Making a living in health care


(revised on 12/29/2015, new info underlined)

Previously I wrote about physician salaries after Medscape magazine reported the annual physician salary survey.  In it I explained  how doctors are paid and  where other  health care dollars  go. It became one of my most viewed posts.

My fellow physician blogger Dr. Kristen Prentis Ott has compiled a report detailing how people  make a living in health care. The report lists the earnings of different physician specialties , and other  healthcare professionals, including nurses and the length of training required by each job. You may not have  personal friends who are MDs or DOs but I bet someone in your family or social circle works in another of these  professions.


cropped logos final (2)


Before you read Dr. Ott’s piece, I’ll explain about doctors’ income.

We don’t get salaries in the strict sense of the word. While some physicians may have a set annual salary, or hourly rate, most physician income is  based on how many patients they treat; office visits, surgeries, procedures, xray or lab consultations (which can be remote, so called telemedicine).

For most doctors, income is directly tied to how many patients we see in a given day, month, or year.

I found some of these income figures  surprising. The income for primary care doctors, that is family medicine, internal medicine and pediatrics seems high to me, at least for  where I live ( there are regional differences in what doctors are pain, even within the same specialty). Physicians are paid while in residency, which can last from 3 to 7 years, depending on specialty. Residents receive a yearly salary, which is far below what they will earn in practice.


Absent from the chart in Dr. Ott’s post are the support positions, those people in a hospital or clinic who don’t have medical training but whose work enables the rest of us to do our jobs.

These include receptionists, customer service reps, maintenance, laundry, housekeeping, security, human resources, billing and coding.

Nor does it include IT (information technology)  professionals; the use of  medical computer devices and  applications, called medical informatics, is now  a specialized profession.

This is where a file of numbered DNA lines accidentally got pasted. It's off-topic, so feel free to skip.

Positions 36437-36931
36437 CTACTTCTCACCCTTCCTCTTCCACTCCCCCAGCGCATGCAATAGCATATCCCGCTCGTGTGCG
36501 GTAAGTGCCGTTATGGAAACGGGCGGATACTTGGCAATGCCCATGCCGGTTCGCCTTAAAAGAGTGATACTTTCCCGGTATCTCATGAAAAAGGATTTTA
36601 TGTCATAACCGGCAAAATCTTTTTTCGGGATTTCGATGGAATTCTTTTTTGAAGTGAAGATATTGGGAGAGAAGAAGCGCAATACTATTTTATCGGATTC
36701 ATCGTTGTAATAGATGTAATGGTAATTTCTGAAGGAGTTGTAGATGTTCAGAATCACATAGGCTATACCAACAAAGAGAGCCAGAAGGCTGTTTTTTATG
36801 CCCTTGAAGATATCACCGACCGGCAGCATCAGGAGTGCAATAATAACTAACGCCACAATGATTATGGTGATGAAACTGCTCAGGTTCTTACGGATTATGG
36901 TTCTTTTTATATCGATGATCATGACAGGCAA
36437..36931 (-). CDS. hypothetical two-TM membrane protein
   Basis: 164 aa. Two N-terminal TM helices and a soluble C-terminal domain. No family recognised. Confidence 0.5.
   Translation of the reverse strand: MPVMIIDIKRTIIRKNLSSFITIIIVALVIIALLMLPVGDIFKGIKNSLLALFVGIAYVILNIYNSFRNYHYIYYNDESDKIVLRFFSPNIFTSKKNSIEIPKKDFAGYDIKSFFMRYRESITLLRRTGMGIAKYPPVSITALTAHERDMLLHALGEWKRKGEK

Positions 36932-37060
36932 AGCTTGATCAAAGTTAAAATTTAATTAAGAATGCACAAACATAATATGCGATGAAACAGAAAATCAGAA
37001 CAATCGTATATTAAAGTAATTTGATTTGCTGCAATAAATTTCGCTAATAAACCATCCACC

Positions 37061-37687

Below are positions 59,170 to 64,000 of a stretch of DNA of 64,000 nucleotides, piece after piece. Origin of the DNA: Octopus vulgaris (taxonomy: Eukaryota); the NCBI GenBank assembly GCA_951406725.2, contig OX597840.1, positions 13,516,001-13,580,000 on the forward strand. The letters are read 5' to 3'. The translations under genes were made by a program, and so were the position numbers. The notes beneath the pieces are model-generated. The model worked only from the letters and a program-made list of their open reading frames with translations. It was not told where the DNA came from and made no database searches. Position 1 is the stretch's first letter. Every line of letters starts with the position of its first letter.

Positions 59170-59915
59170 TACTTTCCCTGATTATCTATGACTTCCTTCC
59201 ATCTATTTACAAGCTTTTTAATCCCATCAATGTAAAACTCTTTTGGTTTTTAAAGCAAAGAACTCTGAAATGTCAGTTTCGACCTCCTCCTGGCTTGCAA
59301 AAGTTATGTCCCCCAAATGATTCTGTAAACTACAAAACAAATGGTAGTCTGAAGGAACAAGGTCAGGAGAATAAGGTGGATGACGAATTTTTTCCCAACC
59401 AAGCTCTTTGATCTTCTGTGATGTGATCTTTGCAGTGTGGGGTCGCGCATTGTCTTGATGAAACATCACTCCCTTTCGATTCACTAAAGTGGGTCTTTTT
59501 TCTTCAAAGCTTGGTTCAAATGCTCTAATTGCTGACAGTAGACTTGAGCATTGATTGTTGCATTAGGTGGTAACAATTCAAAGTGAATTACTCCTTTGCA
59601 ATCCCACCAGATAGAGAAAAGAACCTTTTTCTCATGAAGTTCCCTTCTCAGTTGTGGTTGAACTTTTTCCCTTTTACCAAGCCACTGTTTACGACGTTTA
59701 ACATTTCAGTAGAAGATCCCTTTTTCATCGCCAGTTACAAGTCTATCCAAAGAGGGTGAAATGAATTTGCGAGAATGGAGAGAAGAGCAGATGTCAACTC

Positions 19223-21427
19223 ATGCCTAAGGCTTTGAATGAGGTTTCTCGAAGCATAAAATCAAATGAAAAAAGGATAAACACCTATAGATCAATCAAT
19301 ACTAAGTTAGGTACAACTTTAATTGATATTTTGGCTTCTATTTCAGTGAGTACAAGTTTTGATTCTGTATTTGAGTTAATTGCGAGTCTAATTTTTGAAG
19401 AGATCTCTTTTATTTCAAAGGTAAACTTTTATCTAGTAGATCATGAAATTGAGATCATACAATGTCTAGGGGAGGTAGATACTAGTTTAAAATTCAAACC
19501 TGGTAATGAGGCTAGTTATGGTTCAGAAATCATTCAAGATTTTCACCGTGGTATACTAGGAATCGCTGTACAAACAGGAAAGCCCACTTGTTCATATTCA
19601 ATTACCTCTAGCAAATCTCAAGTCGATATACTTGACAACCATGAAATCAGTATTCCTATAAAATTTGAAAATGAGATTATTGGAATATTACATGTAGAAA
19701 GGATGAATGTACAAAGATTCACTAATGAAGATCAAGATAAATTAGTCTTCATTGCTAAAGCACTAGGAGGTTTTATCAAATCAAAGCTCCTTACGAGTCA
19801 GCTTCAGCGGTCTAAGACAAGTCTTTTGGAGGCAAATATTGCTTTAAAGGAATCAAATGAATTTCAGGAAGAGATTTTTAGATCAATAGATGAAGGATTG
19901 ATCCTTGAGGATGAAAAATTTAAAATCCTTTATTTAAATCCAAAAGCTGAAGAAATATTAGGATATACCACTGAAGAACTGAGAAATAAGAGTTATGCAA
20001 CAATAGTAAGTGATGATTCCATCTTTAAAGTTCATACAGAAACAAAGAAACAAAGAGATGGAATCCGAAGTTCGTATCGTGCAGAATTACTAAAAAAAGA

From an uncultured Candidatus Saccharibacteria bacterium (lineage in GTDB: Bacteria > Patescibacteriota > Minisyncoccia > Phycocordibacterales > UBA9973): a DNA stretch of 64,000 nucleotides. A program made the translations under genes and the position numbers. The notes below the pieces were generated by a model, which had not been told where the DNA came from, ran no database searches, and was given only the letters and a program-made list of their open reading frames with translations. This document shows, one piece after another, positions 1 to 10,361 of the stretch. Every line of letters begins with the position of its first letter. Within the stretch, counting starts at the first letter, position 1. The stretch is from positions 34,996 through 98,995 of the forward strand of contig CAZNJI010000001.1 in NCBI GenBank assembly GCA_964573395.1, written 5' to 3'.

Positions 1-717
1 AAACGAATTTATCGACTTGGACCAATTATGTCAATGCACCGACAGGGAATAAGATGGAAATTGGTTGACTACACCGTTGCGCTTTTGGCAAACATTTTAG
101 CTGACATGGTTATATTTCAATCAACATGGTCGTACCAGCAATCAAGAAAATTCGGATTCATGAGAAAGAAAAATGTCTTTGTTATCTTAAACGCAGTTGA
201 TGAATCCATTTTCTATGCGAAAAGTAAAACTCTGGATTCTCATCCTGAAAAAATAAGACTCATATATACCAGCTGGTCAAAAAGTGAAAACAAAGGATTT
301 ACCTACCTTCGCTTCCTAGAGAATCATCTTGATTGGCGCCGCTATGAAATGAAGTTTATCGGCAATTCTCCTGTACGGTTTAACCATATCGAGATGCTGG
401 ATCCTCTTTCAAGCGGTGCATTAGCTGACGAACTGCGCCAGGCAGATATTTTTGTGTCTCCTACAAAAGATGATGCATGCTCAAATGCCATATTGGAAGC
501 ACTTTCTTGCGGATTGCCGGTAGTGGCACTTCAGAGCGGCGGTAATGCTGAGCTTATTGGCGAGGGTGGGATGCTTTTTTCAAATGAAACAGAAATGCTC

Also missing are dieticians, nutritionists, chefs and kitchen support.

Other  occupations  directly or indirectly contribute to health care. If you make a living in  health care , please tell us about it in the comments.  Add your income too if you want.


taking blood pressure
measuring blood pressure- a skill most health professionals learn
Laboratory testing is vital to providing health care.













MRI machine
Diagnostic imaging- CAT, MRI and PET scanning have increased our ability to see inside the human body compared to plain x ray.



According to the Bureau of Labor statistics (U.S. Department of Labor) –

The health care and social assistance sector will account for over a third of the nation’s projected job growth from 2014 to 2024.

Most of the fastest growing occupations are in health care. 


I appreciate everyone who devotes their life to helping me and other physicians deliver quality health care in our communities. Despite all the challenges, I think we have picked the most noble profession .  Thank you.


Doctors and other health professionals don’t always make a living practicing medicine or nursing . Find out why here.

Read Dr. Ott’s post at this link-

What It Takes to Have a Career in Medicine

How to recover from injury or surgery- advice from a physical therapist

Another physician blogger, Kristin Prentiss Ott, M.D., asked her physical therapist friend Dr. Carolyn Dolan to write a guest post on her blog, Blog Therapy.  I want to share it with you.


The post offers advice to aid recovery after orthopedic injuries and surgery, but I think you can apply it to any illness, injury, or surgery. As always, you should check with the doctor managing your care before trying anything .

I’ll comment on the  points from the post ; a direct  link to the post will follow.

Move often and safely.

Good advice for everyone, injured or not. Many health experts believe that lack of physical activity is as much a health risk as poor diet or even smoking.




Ask for help.

This one is hard for me, as I tend to think I can manage on my own and don’t want to inconvenience someone else. When I fell and broke my foot, I  learned to ask for help. And people were happy to do so.


Drinking bone broth.

That’s a new concept for me, although I’ve cooked soups and stews with chicken and beef on the bone, so it’s not really as strange as it sounds at first.


Eat real food.

To me, that means fresh vegetables and fruits, whole grains, and reasonable amounts of lean meats, poultry and fish. Limiting sugar. Using healthy oils like olive. Save the junk food for a once in a while “treat” if you really want it.

well balanced meal
Eat a variety of fresh foods every day







Get out in the sun.

This doesn’t mean to lay out for hours getting tanned or burned. But the sun helps our bodies make Vitamin D. Also, natural light can help with mood and sleep regulation.




Get enough rest and sleep.

Too many of us treat sleep like a luxury instead of a necessity. Most chronic tiredness is due to sleep deprivation,  not anemia, low thyroid or adrenal fatigue.


Here’s the complete article- thank you Dr. Kristen and Dr. Carolyn.

6 Tips to Optimize Recovery After Orthopedic Injury/Surgery (Guest Post) – Kristin Prentiss Ott, M.D..

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